Some teachers define mindfulness as “non-reactivity” or “radical acceptance.” If you look for these words in the Buddha’s vocabulary, the closest you’ll find are equanimity and patience. Equanimity means learning to put aside your preferences so that you can watch what’s actually there. Patience is the ability not to get worked up over the things you don’t like, to stick with difficult situations even when they don’t resolve as quickly as you want them to. But in establishing mindfulness you stay with unpleasant things not just to accept them but to watch and understand them. Once you’ve clearly seen that a particular quality like aversion or lust is harmful for the mind, you can’t stay patient or equanimous about it. You have to make whatever effort is needed to get rid of it and to nourish skillful qualities in its place by bringing in other factors of the path: right resolve and right effort.

Dogen and No-Self

Many Zen Buddhists, or just Buddhists in general, know Dogen’s famous quote about “studying the self”. It’s a popular reminder of what Buddhism is all about. I’ve seen various translations in various books, but I have yet to see an example of a bilingual translation until now:

http://spacenowhere.com/blog/meditation-group/zen/

I always like to see translations like this, because I’ve learned to distrust English translations of Buddhist texts that don’t include any references to the original language.  There are a lot of bad Buddhist quotes and translations floating around, and even something simple as the Buddhist “nembutsu” or reciting the Buddha’s name, gets mistranslated a lot. More on that in an old post.

Anyhow, I digress.  Looking at Dogen’s original writing, a few things I noticed as a language nerd:

  • Since this was written in 13th century, not the 21st century, it uses more archaic Japanese.
  • Similarly, the spellings are different: instead of saying toiu, it is spelled toifu, though it was probably pronounced the same.
  • Not surprisingly, Dogen uses some obscure Zen-Buddhist terms that even the Japanese language site above has to provide footnotes for, such as Goseki (悟迹) which means the period after Enlightenment.

Anyhow, regardless of the language, this quotation is still one of the best in Buddhism in my opinion.  Even Buddhists have to pause and remember to take stock about why they’re practicing Buddhism.  Contemporary history is rife with examples of Buddhist teachers who went off the rails, and of course this can happen to anyone, so it’s good to remember why we practice Buddhism.  Dogen’s words are a good reminder for us all.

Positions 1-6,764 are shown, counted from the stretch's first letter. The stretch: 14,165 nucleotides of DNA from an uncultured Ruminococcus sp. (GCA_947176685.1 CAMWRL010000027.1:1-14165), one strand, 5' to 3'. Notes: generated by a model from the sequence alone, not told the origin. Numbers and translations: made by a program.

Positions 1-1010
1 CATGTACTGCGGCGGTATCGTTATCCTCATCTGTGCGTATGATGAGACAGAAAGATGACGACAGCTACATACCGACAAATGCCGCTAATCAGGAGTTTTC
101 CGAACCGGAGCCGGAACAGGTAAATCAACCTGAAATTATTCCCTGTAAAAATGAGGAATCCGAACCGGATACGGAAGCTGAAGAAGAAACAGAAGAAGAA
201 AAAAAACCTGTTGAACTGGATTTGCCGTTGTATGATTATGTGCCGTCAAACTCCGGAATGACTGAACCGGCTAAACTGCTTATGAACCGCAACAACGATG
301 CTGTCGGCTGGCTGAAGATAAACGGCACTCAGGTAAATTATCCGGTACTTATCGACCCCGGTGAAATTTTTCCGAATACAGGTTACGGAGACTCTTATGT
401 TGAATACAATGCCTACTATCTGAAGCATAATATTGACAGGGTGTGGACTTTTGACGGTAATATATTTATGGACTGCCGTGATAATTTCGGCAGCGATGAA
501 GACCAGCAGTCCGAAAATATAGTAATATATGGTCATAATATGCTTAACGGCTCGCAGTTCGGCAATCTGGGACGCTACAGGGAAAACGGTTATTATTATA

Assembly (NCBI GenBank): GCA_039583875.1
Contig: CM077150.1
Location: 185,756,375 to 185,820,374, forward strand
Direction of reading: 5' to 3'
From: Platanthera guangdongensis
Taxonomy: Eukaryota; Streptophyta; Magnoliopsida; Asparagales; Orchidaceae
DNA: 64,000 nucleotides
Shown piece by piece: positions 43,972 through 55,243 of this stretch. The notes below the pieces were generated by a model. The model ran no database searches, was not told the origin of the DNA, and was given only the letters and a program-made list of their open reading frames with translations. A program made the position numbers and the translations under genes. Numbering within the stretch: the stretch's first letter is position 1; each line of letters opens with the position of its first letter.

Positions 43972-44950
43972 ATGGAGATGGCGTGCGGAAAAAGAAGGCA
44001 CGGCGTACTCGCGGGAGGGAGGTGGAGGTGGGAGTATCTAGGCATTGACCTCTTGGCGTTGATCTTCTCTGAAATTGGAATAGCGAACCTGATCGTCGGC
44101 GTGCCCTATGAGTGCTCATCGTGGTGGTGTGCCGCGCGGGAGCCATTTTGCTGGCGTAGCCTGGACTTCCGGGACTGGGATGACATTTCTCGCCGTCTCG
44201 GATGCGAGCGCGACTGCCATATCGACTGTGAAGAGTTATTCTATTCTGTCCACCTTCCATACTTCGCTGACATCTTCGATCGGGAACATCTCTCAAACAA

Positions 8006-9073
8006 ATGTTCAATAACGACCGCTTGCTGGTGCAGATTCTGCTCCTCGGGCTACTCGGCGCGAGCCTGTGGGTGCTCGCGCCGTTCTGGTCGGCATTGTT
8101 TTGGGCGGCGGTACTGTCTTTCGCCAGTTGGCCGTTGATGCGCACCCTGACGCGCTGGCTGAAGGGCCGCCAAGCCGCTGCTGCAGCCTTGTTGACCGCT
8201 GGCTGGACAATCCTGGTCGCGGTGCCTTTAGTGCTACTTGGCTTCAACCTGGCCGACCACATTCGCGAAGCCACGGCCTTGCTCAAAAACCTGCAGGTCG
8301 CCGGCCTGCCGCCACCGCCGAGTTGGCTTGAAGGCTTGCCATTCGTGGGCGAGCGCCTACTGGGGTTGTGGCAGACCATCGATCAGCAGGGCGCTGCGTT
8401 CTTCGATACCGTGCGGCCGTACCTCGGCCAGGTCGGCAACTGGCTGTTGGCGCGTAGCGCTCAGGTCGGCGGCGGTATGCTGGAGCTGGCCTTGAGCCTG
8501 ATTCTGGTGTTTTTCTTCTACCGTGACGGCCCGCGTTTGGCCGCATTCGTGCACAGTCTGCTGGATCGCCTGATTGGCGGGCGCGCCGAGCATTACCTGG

Tired of Sitting? Try Walking Meditation

Hello everyone,

My efforts at meditation have begun as far back as my teenage years, when the only thing I knew about Buddhism was Shunryu Suzuki’s book “Zen Mind, Beginner’s Mind”. I’ve never been a particularly good meditator, nor a particularly dedicated one, but I have been able to keep up the practice off and on over the years.

These days, I am lucky to work at a place that has a “quiet room” of sorts, where I can often sit and meditate for 10-15 minutes a day, and usually 2-3 times a week.

But I was also recently inspired to take up walking meditation too after watching this helpful video by Bhikkhu Yuttadhammo:1

Walking meditation something is something I’ve only seen in Zen, where it’s called kinhin (経行), but this practice is actually more universal in Buddhism, and just like sitting meditation, has various ways of doing it. The particular form isn’t so important, so long as you find something you can stick to.

I’ve always had a little trouble with seated meditation, because of occasional problems with my legs, or just general restlessness, so I tried walking meditation as shown in the video above and it was very nice. My home happens to have a central hallway downstairs that runs all the way from one end of the house to the other, so it works very well for walking meditation, especially at night when the kids are asleep.2

Anyhow, try out the video above, and if you’re already meditating, try branching out into walking meditation too. You’re not forced to choose one or the other. In fact, it’s perfectly normal to blend the two in your practice.

Enjoy and peace!

1 I can’t remember when or how, but I remember conversing a little online with Bhikkhu Yuttadhammo a long, long time ago. Anyhow, good to see he’s well and making videos. 🙂

2 so long as I don’t step on kid’s toys. Legos really hurt!